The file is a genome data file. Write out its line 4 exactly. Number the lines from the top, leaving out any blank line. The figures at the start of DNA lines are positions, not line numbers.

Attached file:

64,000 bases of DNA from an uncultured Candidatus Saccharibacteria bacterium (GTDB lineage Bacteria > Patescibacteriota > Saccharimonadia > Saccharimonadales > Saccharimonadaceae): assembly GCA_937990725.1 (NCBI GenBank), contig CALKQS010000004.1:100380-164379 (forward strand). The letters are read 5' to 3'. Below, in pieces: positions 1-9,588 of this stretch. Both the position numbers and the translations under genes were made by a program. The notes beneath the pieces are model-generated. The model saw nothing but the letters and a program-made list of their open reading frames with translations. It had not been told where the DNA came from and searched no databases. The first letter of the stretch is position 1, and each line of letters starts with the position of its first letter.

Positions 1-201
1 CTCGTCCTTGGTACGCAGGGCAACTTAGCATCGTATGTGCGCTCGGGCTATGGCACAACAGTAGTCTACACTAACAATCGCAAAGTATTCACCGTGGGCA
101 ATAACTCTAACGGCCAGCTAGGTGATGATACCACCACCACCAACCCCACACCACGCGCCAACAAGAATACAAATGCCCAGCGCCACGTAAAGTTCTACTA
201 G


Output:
101 ATAACTCTAACGGCCAGCTAGGTGATGATACCACCACCACCAACCCCACACCACGCGCCAACAAGAATACAAATGCCCAGCGCCACGTAAAGTTCTACTA